Bride of Frankenstein
It’s quite appropriate that Joe Dante should have introduced the documentary on the disc release of Bride of Frankenstein, since the film represents the original free-for-all sequel, one where the director gets away with perhaps not doing anything he wants, but far more than one would have expected within a studio structure. Dante would later achieve the same thing with Gremlins 2: The New Batch, of course. Bride of Frankenstein is held up as a horror classic, and understandably so; it’s a far superior picture to its predecessor. But it’s also a picture, consequently, that is far more memorable for its idiosyncrasies and foibles than for succeeding as lucidly considered narrative.
Which fully ties in with James Whale’s designs for the picture, that it should be a “hoot”. The concept duly went through a series of screenwriters before arriving at the final prospect of a mate for the monster, although it’s one of the picture’s peccadilloes that Else Lanchester only has about five minutes of screen time as the Bride; indeed, but for her iconic design, her dual role as Mary Shelley in the entertainingly affected opening sequence would surely be regarded as the more notable one.
There’s not that much of Colin Clive’s Henry Frankenstein either. At least, not that much that’s engaging, aside from the obvious and oft-used visual quote “She’s alive! Alive!” Mostly, he frets over what he has done while Elizabeth (Valerie Hobson replacing Mae Clarke) tenderly rebukes his “insane desire to create living men from the dust of the dead”.
Instead, we focus on by far the film’s best character – Karloff’s monster has nothing on him – in the form of Ernest Thesiger’s magnificently camp Doctor Pretorius, intent on dragging Frankenstein back into the creation business. Thesiger had appeared in Whale’s The Old Dark House three years earlier, and Universal apparently wanted Claude Rains (who is just as fantastic, in his own way, in The Invisible Man), so we have Whale to thank for persevering and securing this miracle of hilarity.
Pretorius, a professor of philosophy, was booted out of his university position “for knowing too much”, and in the most bizarre sequence in the film, we’re privy to the evidence of this. He too has created life, in the form of miniature “people” in glass jars (“I grew my creatures, like cuttings”), suggesting Frankenstein “leave the charnel house, and follow the lead of nature”. For his part, Frankenstein protests “This isn’t science. It’s more like black magic”. And something we’d be more likely to find in a Ray Harryhausen film.
Elsewhere, Pretorius is simply flamboyantly overripe (one could quite imagine a better version of Carry On Screaming with Kenneth Williams as a Pretorius type). At various points, he asks “Do you like gin? It’s my only weakness” and then “Have a cigar. They’re my only weakness”. When the Monster comes across him, having set up an impromptu picnic in a crypt (“I rather like this place”) with a skull as the centrepiece, he is quite unflustered (“Oh, I thought I was alone. Good evening”). The only disappointment is that the Monster singles him out for a fiery end while letting Frankenstein go free.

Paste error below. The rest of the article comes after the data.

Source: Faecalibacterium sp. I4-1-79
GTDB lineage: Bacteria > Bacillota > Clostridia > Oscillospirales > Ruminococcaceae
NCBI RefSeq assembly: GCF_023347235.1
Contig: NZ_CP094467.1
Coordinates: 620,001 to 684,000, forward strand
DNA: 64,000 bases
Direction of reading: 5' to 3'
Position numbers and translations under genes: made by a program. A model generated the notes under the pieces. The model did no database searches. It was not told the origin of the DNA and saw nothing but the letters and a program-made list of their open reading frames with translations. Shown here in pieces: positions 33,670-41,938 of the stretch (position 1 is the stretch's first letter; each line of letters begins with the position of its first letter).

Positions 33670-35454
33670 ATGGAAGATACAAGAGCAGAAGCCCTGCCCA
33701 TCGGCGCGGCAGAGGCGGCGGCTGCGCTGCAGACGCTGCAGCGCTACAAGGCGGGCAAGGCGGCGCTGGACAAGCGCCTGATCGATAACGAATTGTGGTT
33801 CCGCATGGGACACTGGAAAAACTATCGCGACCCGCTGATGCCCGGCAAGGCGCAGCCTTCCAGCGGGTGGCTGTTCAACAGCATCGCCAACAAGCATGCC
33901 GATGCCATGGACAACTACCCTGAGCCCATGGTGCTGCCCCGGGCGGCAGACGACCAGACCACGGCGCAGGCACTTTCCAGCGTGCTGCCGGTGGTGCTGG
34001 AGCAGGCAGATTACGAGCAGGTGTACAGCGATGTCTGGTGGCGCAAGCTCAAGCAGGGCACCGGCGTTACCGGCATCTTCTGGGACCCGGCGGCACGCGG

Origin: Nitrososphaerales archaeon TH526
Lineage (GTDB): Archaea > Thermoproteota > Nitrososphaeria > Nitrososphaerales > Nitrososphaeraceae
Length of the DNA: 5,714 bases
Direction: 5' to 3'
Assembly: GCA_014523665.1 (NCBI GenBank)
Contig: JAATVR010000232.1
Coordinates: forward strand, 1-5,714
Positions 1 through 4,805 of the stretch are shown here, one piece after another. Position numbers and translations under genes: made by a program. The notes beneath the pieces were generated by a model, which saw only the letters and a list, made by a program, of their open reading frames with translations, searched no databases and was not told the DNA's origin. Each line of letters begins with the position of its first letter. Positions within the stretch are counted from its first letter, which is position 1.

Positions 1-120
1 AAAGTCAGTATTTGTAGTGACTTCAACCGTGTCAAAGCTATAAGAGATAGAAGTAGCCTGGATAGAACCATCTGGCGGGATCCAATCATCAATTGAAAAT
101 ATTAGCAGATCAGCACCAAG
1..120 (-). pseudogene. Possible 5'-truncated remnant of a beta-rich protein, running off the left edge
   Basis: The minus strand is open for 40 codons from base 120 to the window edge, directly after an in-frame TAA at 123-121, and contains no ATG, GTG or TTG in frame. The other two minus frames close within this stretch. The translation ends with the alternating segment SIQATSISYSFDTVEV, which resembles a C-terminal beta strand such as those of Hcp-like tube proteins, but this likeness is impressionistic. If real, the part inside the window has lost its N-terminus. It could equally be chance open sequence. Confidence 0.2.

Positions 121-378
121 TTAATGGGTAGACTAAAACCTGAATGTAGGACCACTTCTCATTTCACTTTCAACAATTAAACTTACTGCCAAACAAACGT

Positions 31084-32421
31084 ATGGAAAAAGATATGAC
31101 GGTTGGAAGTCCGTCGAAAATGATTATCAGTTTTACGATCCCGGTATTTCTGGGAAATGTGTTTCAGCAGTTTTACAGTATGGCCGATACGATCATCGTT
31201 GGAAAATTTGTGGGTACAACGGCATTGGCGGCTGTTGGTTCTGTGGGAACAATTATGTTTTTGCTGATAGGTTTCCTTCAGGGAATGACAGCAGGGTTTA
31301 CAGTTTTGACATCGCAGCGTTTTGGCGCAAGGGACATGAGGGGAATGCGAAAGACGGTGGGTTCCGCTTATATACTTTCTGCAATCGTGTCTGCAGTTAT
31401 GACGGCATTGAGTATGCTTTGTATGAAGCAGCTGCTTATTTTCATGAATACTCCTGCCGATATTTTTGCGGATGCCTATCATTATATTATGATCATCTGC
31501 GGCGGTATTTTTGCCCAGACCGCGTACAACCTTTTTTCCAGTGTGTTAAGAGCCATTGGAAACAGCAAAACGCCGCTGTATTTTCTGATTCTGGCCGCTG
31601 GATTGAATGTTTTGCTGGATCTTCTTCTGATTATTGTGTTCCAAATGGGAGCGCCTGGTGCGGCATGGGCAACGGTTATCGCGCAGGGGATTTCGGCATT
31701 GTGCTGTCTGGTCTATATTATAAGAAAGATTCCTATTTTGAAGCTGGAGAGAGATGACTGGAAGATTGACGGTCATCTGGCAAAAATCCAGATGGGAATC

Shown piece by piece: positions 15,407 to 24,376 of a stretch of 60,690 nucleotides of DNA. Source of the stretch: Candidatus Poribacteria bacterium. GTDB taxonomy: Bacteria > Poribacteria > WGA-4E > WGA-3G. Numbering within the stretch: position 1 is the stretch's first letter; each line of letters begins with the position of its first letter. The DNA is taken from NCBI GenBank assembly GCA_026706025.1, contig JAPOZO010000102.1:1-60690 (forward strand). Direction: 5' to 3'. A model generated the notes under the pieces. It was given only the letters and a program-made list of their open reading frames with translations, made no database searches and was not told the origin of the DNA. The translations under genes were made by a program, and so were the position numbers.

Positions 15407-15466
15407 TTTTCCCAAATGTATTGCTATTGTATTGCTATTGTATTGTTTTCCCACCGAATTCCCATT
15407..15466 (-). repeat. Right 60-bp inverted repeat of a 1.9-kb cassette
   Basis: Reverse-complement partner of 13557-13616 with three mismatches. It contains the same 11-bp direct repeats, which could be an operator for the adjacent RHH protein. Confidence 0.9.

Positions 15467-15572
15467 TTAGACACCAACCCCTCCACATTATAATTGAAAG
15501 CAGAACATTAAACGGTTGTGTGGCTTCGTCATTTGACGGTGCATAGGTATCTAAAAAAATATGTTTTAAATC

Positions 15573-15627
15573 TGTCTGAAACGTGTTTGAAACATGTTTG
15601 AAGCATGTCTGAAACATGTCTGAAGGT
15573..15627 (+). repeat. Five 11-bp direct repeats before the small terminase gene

As for the Monster, the script is, shall we say, opportunistic about his presence, spending much of its time granting him a showcase travelogue as he happens across various types – kind, indignant or otherwise distressed – during which there’s precious little plot to be tracked. Most famous is OP Heggie’s blind hermit, memorably spoofed by Gene Hackman in Young Frankenstein, but really, there’s more than enough amusement here anyway to render Mel Brooks’ sendup slightly redundant. He’s definitely vastly over-starved of company (“I have prayed many times for God to send me a friend”).
The sequence also leads to the Monster speaking, something Karloff wasn’t keen on. Certainly, the talking version is much more Herman Munster than the original’s impassive creation, and with comedy hijinks of him eating, drinking and – very amusingly – smoking a cigar or two, Whale has to continually throw in moments where he menaces children, gypsies and shepherdesses to maintain any sense that he is a threat. But there’s already a sense of sendup here, with only his second appearance, an attitude that wouldn’t be uncommon in sequels of many and varied properties going forward, where filmmakers struggled to find anything to enthuse them in going back to the well, so understandably opted for levity as a balm.
A dozy man-child the Monster may be, but it’s impossible not to feel sympathy for the big lug when his carefully-coiffured intended point blank spurns him. You can’t get much more emphatic than screaming at the sight of a suitor. Still, it feels to me that a chance was missed for more humorous unfolding at this point, rather than instantly moving on to blowing everything up.
Notable too is Una O’Connor, essentially playing the hysterical landlady part she did so memorably in The Invisible Man again. You can see where the late great Terry Jones got his eccentric lady act from. I suspect most would proclaim Bride of Frankenstein as the peak of the Universal horror cycle, and Thesiger certainly does a huge amount to credit that position, but I have to admit I find The Invisible Man the more satisfying picture overall.